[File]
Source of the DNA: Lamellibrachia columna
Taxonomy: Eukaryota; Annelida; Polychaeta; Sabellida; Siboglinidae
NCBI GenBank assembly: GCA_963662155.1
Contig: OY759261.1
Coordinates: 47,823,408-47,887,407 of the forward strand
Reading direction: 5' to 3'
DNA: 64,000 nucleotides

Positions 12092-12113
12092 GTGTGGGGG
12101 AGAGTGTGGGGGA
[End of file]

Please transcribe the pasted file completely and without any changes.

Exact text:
Source of the DNA: Lamellibrachia columna
Taxonomy: Eukaryota; Annelida; Polychaeta; Sabellida; Siboglinidae
NCBI GenBank assembly: GCA_963662155.1
Contig: OY759261.1
Coordinates: 47,823,408-47,887,407 of the forward strand
Reading direction: 5' to 3'
DNA: 64,000 nucleotides

Positions 12092-12113
12092 GTGTGGGGG
12101 AGAGTGTGGGGGA